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PUBLIC RELEASE DATE:
25-Jan-2012

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Contact: Bobbie Mixon
bmixon@nsf.gov
703-292-8070
National Science Foundation
@NSF

Young adults responded well to swine flu

Generation X report details 36- to 39-year-olds' first encounter with a major epidemic

About one in five young adults in their late 30's received a flu shot during the 2009-2010 swine flu epidemic, a University of Michigan (U-M) study released today says.

But about 65 percent were at least moderately concerned about the flu, and nearly 60 percent said they were following the issue very or moderately closely.

Using survey data collected from approximately 3,000 young adults during the 2009-2010 H1N1 influenza epidemic, this second of three parts in a U-M Generation X Report explores the first serious infectious disease Americans ages 36-39 ever experienced. It describes how the group kept abreast of the issue and what actions they eventually took to protect themselves and their families.

The data is part of the Longitudinal Study of American Youth conducted by the Institute for Social Research at University of Michigan and directed by Jon D. Miller, author of the report. The study, funded by the National Science Foundation since 1986, now includes responses from approximately 4,000 Gen Xers--those born between 1961 and 1981.

"These results suggest that young adults in Generation X did reasonably well in their first encounter with a major epidemic," says Miller. "Those with minor children at home were at the greatest risk, and they responded accordingly with higher levels of awareness and concern."

According to Miller, understanding GenX reactions to this recent threat may help public health officials manage future epidemics more effectively.

"This nationally-representative study helps us understand young adults' knowledge of viral infections and the ways they sought information on the H1N1 epidemic," says Gavin Fulmer, associate program director in NSF's Division of Research on Learning. "The findings can inform public health officials about the relationships among health knowledge, accessible sources of health information and preventive behaviors. This may help us address future epidemics or other potential health emergencies."

The results also show that even though a majority of Generation X young adults felt that they were "well informed" or "very well informed" about the issue, overall they scored only moderately well on an Index of Influenza Knowledge, a series of five items designed to test the level of knowledge about viral infections generally and about the swine flu epidemic specifically.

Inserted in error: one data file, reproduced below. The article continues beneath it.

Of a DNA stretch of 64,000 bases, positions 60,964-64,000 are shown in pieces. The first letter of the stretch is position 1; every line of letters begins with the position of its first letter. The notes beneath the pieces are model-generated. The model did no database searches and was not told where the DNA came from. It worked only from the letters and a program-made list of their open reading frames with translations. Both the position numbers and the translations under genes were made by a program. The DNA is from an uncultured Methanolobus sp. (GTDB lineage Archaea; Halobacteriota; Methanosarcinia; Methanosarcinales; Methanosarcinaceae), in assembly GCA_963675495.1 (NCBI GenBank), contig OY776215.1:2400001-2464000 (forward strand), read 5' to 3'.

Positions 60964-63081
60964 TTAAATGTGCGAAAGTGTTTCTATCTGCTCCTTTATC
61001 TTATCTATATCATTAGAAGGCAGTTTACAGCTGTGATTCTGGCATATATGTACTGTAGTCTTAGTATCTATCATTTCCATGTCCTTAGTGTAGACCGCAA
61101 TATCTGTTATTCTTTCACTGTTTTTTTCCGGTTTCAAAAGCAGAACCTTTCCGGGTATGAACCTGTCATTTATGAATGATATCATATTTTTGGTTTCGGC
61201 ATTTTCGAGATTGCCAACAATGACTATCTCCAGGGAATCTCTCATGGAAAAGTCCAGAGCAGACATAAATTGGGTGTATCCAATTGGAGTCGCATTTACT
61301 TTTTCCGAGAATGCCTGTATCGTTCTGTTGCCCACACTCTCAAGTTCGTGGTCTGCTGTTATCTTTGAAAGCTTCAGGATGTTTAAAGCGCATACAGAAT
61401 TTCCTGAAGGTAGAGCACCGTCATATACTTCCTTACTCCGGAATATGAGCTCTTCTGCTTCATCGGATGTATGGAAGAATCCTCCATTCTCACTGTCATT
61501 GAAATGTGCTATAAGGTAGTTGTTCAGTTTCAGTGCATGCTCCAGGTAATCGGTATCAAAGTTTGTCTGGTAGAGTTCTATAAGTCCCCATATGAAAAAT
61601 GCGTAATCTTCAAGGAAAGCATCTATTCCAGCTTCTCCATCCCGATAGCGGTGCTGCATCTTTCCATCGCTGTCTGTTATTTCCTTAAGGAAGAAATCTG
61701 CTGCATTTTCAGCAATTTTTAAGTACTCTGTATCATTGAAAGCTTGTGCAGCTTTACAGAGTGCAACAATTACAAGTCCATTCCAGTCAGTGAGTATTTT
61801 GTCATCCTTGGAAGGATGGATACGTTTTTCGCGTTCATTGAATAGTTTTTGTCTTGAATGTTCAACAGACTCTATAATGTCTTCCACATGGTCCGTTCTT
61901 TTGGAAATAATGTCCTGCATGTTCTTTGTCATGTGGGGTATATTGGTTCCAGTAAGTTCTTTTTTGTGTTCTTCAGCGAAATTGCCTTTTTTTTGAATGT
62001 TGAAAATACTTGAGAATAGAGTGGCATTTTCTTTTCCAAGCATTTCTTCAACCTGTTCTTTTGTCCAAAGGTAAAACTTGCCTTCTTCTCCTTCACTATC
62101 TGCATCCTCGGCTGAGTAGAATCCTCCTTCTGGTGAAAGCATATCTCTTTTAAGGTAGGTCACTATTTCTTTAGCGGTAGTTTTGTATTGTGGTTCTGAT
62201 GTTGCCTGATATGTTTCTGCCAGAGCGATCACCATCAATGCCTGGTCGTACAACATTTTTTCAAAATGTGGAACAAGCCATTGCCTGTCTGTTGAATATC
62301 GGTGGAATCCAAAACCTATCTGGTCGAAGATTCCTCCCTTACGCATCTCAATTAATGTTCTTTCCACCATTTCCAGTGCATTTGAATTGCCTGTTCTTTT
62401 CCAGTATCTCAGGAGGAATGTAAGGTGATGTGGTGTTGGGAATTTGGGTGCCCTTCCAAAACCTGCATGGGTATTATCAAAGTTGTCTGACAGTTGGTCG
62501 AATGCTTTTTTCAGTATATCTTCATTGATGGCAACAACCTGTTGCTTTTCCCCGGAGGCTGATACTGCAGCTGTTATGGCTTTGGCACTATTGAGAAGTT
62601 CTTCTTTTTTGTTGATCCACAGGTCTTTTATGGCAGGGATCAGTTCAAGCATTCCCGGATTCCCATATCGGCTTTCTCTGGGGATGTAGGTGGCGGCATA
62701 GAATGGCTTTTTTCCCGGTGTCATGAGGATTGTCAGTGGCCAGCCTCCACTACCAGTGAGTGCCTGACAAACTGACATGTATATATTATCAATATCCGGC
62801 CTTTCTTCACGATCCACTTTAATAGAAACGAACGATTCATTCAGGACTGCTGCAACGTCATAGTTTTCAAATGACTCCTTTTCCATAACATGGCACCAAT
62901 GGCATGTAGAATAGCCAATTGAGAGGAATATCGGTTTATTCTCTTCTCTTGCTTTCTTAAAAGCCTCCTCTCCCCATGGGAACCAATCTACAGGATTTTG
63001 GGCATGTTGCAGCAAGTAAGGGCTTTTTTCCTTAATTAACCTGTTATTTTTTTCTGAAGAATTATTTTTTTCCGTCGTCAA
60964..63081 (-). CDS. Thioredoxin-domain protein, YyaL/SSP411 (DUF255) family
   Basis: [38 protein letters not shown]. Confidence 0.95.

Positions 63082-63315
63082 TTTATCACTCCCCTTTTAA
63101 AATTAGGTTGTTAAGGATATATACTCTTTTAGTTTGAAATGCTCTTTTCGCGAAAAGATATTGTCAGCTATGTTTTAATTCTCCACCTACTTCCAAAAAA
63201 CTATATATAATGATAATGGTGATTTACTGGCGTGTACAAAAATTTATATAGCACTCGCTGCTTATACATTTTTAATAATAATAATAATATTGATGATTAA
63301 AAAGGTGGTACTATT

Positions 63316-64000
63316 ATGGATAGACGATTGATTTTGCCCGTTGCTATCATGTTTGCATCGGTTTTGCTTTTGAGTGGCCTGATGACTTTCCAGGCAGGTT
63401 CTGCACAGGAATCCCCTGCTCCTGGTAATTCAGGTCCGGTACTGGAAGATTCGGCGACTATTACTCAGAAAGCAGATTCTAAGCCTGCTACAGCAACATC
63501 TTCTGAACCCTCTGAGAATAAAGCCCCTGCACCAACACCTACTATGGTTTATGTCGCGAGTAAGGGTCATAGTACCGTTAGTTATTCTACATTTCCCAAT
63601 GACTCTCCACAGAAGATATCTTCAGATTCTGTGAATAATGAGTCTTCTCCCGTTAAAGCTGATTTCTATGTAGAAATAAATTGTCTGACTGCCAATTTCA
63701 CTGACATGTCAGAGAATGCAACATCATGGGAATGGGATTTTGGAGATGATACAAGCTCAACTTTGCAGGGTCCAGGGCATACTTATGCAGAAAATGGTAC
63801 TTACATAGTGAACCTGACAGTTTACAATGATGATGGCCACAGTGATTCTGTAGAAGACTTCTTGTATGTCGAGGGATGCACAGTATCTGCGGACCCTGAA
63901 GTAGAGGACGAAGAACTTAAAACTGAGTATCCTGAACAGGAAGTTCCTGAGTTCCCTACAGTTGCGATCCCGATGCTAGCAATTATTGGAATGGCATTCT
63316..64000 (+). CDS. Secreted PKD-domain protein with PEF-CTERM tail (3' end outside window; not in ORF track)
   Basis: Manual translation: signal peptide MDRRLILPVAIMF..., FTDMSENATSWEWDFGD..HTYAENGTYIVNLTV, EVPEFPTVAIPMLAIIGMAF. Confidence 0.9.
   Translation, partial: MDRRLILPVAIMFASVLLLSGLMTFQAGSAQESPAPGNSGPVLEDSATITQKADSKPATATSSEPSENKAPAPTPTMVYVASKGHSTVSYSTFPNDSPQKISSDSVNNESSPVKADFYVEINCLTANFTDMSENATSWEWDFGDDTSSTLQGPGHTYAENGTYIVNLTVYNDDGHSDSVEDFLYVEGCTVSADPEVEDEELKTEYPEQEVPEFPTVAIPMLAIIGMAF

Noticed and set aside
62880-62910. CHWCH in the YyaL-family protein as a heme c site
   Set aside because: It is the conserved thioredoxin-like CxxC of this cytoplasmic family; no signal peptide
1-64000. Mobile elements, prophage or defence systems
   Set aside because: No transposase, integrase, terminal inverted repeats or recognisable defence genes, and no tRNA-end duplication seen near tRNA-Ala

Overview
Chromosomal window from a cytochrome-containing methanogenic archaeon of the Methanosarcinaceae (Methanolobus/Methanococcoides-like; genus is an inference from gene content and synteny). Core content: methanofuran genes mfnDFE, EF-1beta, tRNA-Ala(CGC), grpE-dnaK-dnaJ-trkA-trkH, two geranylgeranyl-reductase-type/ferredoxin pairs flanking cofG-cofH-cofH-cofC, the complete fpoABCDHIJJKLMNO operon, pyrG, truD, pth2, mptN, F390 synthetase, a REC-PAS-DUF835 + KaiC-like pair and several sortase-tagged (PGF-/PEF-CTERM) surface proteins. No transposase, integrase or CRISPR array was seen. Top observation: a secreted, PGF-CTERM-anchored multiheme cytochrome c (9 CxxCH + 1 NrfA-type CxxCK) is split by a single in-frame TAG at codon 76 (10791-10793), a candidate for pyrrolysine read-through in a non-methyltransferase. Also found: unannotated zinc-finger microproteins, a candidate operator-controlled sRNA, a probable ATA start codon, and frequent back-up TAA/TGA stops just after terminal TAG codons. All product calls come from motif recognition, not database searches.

Among the other findings:

Young adults with minor children at home were most likely to follow the news about influenza closely and were most concerned about the swine flu epidemic.

Young adults were most likely to report getting information about the epidemic from friends, co-workers and family members. In the month before the survey, they reported having about nine such conversations, compared to getting news about the flu less than three times via print or broadcast media and about five times from searching the internet.

The most trusted sources of information about the influenza epidemic were physicians, followed by the National Institutes of Health, pharmacists at local drug stores and nurses from county health departments. The least trusted sources were YouTube videos, drug company commercials and Wikipedia articles.

"In the decades ahead, the young adults in Generation X will encounter numerous other crises--some biomedical, some environmental, and others yet to be imagined," says Miller. "They will have to acquire, organize and make sense of emerging scientific and technical information, and the experience of coping with the swine flu epidemic suggests how they will meet that challenge."

A third Generation X Report on the topic of food and cooking will be issued in April 2012. Subsequent reports will cover climate, space exploration, citizenship and voting.

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